States looking to courts in fight against ACA
The 20 states or governors suing the U.S. in hopes of derailing the Affordable Care Act (ACA) filed a reply brief and a supplemental appendix in support of their case in the U.S. District Court for the Northern District Court of Texas last week.
The states argue that the ACA's requirement that most people have health insurance is unconstitutional because Congress ended the individual mandate penalty as part of its tax package.
With the penalty ending next year, the case alleges that the remaining parts of the health law should be moot - or, at the very least, the law should not pertain to the states involved in the lawsuit.
In its argument that the court should issue preliminary relief in the case, the plaintiffs said a “geographically-limited injunction” for just the plaintiff-states would provide “full relief from the individual mandate and the portions of the ACA that the United States concedes are not severable from the individual mandate.”
Allowing for the injunction will allow states to choose the right health insurance coverage for them, they said.
“With these federal requirements enjoined, each plaintiff-state, as regulator of its local insurance market, will be able to work with insurers to improve the mix of products on the market and promote consumer choice. This means that plaintiff-states will once again be able to provide the right mix of coverage options for their citizens, including offering protections and requirements that target the same concerns as the ACA but in more tailored ways,” they added.
The case involves 18 states, including Texas, Wisconsin and Florida, as well as two governors: Paul LePage in Maine and Phil Bryant in Mississippi.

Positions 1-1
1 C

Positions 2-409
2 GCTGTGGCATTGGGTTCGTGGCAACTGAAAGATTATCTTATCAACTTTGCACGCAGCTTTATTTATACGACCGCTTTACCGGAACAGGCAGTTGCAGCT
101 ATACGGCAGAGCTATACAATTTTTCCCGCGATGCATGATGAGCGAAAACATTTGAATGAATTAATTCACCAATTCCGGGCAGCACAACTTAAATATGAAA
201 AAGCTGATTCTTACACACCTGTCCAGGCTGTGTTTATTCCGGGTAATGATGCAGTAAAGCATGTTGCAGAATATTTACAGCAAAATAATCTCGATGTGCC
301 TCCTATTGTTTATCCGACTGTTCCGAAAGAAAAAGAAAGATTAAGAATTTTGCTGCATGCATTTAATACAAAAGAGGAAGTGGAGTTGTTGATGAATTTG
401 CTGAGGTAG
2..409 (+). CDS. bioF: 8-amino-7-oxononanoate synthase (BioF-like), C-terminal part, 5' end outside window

Republican efforts to kill the ACA failed last year. Instead, the Trump administration and Republicans in Congress have been slowly wounding the law through policy changes and program cuts, using multiple tactics to chip away at the ACA's edges.
The administration cut funding for marketing and outreach for exchange plans, reduced open enrollment and stopped cost-sharing reduction payments to payers. Most recently, the administration announced it is freezing more than $10 billion in risk-adjustment payments to insurers participating in the exchanges.
President Donald Trump has also proposed expanding association health plans and short-term catastrophic plans. Critics fear expanding these plans will cause healthier people to flee the ACA marketplace. This would leave the ACA plans with an imbalanced risk pool of unhealthy people, leading to even higher premiums.
Also, ending the individual mandate penalty could lead to millions dropping or losing health insurance in the coming years. A recent joint report from the Center for Health Policy at the Brookings Institution and the USC Schaeffer Center for Health Policy & Economics warned that losing the individual mandate will reverse coverage gains.
The Congressional Budget Office predicted earlier this year that premiums will increase by 10% annually in most years without the individual mandate. The CBO also said 13 million fewer people will have health insurance over the next decade.
Meanwhile, at the state level, the 20 states or governors are hoping their case may strike the fatal blow to the ACA - and they are getting help from the Trump administration. In June, the Department of Justice declined to defend the ACA in the U.S. District Court for the Northern District of Texas, saying provisions for covering people with pre-existing conditions as well as the individual mandate are unconstitutional.